EM2-K10 : Metabolic emergencies

Inborn errors of metabolism (IEM)
Hypoglycemia
Hyperglycemia/diabetic ketoacidosis
Metabolic acidosis
Hyponatremia
Adrenal insufficiency
Thyrotoxicosis
● Congenital metabolic disorders result from the absence or
abnormality of an enzyme or its cofactor, leading to either
accumulation or deficiency of a specific metabolite
● Metabolic crises occur when there is build-up of toxic metabolites
● Triggers include factors that cause increased catabolism (acute
infection; surgery, trauma, or even the birthing process; fasting)
or increased consumption of a food component (eg, increased
protein intake when switching from breast milk to cow’s milk).
● Acute metabolic decompensation typically occurs after a period
of apparent well-being.
● Neonate is deterioration after an initial period of well-being
● Older infants and children may present with recurrent episodes
of metabolic decompensation
● Delay in diagnosis may result in acute metabolic decompen-
sation, progressive neurologic injury, or death
Inborn errors of metabolism (IEM)
● IEM can be grouped into disorders of intermediary
metabolism (classic IEM), disorders of biosynthesis and
breakdown of complex molecules, and disorders of
neurotransmitter metabolism
● Many of the disorders of intermediary metabolism can
present with acute life-threatening illness, particularly
organic acidurias, urea cycle disorders, maple syrup urine
disease, and fatty acid oxidation disorders.
● Neurotransmitter defects and related disorders can
present with severe metabolic encephalopathy.
● In contrast, the disorders involving complex molecules
tend to progress more slowly and do not typically cause
acute metabolic decompensation.
IEM groups
Source: Hoffman GF, Nyhan WL, Zschocke J, et al. Inherited metabolic diseases, Lippincott Williams & Wilkins,
Philadelphia 2002.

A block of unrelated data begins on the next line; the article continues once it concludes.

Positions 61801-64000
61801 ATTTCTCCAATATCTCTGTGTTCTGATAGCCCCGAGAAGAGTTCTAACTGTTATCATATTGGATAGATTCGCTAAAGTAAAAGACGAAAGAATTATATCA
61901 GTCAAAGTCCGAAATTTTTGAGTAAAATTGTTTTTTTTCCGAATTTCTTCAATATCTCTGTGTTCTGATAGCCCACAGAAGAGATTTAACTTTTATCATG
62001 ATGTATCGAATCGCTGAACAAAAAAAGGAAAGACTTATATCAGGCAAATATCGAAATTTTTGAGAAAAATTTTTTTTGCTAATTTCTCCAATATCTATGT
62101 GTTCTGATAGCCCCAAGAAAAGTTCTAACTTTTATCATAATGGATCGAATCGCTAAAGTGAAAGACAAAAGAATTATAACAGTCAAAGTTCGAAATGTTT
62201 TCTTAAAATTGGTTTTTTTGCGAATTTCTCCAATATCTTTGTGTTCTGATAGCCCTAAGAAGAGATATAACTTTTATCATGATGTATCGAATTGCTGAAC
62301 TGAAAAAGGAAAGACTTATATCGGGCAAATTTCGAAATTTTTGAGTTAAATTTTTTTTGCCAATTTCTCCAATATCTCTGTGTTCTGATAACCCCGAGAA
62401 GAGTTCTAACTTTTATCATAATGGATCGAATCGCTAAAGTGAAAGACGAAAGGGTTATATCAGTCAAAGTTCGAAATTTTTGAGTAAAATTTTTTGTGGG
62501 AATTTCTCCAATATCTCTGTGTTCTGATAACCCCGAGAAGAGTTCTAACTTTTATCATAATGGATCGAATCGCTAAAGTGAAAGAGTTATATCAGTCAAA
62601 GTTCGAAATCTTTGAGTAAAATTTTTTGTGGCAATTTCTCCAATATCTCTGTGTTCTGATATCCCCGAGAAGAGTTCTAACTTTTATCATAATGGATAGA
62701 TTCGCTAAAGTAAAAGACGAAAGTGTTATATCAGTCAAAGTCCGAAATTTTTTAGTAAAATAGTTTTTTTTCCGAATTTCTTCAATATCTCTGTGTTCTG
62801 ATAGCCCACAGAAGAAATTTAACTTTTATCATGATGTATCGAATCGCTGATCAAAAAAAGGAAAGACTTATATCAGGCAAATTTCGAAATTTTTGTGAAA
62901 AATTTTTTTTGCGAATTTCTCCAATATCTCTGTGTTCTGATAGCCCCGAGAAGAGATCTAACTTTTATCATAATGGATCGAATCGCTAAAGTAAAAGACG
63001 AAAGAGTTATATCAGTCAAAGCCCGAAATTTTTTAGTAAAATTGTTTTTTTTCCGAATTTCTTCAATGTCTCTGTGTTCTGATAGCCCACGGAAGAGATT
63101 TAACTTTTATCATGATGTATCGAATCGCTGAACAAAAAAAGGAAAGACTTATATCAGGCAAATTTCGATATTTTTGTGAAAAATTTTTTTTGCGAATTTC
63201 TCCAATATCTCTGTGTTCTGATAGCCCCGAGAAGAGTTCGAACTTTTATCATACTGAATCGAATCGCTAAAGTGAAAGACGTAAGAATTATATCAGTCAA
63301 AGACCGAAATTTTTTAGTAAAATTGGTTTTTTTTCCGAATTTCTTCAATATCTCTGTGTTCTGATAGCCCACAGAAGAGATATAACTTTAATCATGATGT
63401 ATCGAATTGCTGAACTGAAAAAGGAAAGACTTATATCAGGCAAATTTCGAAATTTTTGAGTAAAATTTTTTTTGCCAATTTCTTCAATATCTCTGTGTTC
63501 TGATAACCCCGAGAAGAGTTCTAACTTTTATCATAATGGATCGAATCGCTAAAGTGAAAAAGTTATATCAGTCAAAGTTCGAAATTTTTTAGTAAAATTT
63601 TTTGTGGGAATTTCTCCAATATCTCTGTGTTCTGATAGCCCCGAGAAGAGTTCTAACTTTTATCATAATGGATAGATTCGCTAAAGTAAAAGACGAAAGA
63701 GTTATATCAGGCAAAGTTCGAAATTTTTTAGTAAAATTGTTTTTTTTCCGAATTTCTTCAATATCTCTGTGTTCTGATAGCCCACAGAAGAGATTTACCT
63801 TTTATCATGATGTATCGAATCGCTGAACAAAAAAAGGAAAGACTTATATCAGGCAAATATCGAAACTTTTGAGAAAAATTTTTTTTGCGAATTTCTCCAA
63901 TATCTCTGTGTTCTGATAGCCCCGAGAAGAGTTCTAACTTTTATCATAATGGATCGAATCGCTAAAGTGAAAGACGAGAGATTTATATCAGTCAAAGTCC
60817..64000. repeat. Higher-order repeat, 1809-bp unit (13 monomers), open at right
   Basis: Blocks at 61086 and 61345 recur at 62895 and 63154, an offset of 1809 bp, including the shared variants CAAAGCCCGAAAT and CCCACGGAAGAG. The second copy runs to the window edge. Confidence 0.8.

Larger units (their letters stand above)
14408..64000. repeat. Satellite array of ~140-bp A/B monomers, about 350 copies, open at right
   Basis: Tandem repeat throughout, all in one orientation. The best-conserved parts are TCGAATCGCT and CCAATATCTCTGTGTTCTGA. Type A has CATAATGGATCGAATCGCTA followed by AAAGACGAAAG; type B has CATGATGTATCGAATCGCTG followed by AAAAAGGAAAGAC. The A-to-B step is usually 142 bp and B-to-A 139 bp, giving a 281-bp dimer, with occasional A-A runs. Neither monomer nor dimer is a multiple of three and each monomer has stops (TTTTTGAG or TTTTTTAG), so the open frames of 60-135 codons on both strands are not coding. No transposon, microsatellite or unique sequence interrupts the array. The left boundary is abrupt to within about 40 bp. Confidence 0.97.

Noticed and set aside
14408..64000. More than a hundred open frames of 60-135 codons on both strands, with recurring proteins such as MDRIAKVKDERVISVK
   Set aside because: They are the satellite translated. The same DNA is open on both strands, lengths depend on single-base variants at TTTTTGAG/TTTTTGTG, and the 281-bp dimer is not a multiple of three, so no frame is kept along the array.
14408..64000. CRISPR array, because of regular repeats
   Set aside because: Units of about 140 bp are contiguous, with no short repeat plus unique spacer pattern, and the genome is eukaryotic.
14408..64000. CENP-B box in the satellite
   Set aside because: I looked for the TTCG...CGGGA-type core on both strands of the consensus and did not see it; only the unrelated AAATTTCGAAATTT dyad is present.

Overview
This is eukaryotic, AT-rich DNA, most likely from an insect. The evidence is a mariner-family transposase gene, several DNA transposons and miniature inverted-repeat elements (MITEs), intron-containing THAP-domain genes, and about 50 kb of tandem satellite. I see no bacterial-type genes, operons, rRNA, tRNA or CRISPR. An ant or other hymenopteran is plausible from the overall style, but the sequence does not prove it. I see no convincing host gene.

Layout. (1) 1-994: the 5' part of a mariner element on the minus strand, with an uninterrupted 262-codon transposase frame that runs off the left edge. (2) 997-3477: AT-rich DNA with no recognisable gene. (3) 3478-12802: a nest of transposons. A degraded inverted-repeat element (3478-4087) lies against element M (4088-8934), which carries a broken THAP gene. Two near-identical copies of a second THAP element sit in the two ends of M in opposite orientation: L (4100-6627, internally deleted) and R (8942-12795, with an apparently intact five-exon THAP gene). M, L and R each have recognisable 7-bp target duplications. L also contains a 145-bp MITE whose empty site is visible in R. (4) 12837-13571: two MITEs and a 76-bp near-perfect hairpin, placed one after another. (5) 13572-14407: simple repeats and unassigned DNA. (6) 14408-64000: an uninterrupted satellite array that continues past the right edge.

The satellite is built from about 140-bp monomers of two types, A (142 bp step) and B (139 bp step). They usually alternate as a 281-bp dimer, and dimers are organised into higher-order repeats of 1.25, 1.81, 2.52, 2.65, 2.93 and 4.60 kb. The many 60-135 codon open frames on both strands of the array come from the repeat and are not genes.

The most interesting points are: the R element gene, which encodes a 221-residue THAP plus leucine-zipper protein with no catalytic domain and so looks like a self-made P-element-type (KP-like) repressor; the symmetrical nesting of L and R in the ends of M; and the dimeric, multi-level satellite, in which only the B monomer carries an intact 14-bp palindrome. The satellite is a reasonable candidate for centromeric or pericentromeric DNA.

Types of inborn errors of metabolism
Disorders of intermediary
metabolism
Amino acid metabolism and transport
Fatty acid oxidation and ketogenesis
Carbohydrate metabolism and transport
Vitamin-related (cobalamin, folate)
Peptide metabolism
Mineral metabolism
Mitochondrial energy metabolism
Disorders of biosynthesis
and breakdown of
complex molecules
Purine and pyrimidine metabolism
Lysosomal storage
Peroxisomes
Isoprenoid and sterol metabolism
Bile acid and heme metabolism
Glycosylation
Lipoprotein metabolism
Disorders of
neurotransmitter
metabolism
Glycine and serine metabolism
Pterin and biogenic amine metabolism
Gamma-aminobutyrate metabolism
Other (eg, pyridoxine-dependent or folinic acid-
dependent seizures, sulfite oxidase deficiency)
● Vomiting and anorexia or failure to feed
● Lethargy that can progress to coma
● Seizures, particularly intractable
● Rapid, deep breathing that can progress to apnea
● Hypothermia
● An acute life threatening event (ALTE) or sudden infant
death syndrome (SIDS)
● Patients can also present with an acid-base disorder,
hyperammonemia, or hypoglycemia
Clinical manifestations
● Complete blood count with differential
● Arterial blood gas
● Blood glucose
● Serum ammonia
● Electrolytes, blood urea nitrogen (BUN), creatinine, uric
acid
● Liver function tests: aminotransferases, bilirubin,
prothrombin time
● Examination of the urine, including color, odor, dipstick,
and presence of ketones
Initial evaluation
Distinguishing biochemical findings of IEM
Findings
Maple
syrup
urine
disease
Organic
acide-
mias
Urea
cycle
dis.
Dis. of
CO
meta-
bolism
F A oxi-
dation
dis.
Mito-
chon-
drial dis.
Peroxi-
somal
dis
Lyso-
somal
storage
dis.
Metabolic
acidosis
± ++ - ± ± ± - -
Respiratory
alkalosis
- - + - - - - -
Hyperammone
mia
± + ++ - ± - - -
Hypoglycemia ± ± - + + ± - -
Ketones A/H H A A/H A/L A/H A A
Lactic acidosis ± ± - + ± ++ - -
Adapted from: Weiner DL. Metabolic Emergencies. In: Textbook of Pediatric Emergency Medicine, 5th ed, Fleisher GR, Ludwig S,
Henretig FM (Eds), Lippincott, Williams & Wilkins, Philadelphia 2006. p.1193.
● Management of hypoglycemia, hyperammonemia, and
seizures must be initiated promptly to prevent long-term
sequelae
● Supportive interventions include provision of ventilatory
support and fluid resuscitation, removal of accumulating
metabolites, and prevention of catabolism
● Selected cofactors may be administered, if indicated,
before confirmation of the diagnosis
Management
● Hypoglycemia define as a plasma glucose value
of ≤40 mg/dL (2.22 mM) regardless of age
● In neonates : <40 mg/dL (2.2 mmol/L) during
the first 24 hours of life and <50 mg/dL (2.8
mmol/L) after 24 hours of age
● Others: thresholds of plasma glucose = 36
mg/dL (2 mmol/L) in asymptomatic infants, and
= 45 mg/dL (2.5 mmol/L) in symptomatic
infants
Hypoglycemia
Pathogenesis
Hypoglycemia is caused by a lower rate of glucose
production than that of glucose utilization :
• Inadequate glucose supply
- Inadequate glycogen stores
- Impaired glucose production (ie,
glycogenolysis or gluconeogenesis)
• Increased glucose utilization primarily due to
hyperinsulinism
Etiology
Decreased
glucose intake
Fasting, malnutrition, malabsorption
Inborn errors of
metabolism
Disorders of glycogen metabolism, Disorders of
gluconeogenesis (Fructosemia, galaktosemia)
Endocrine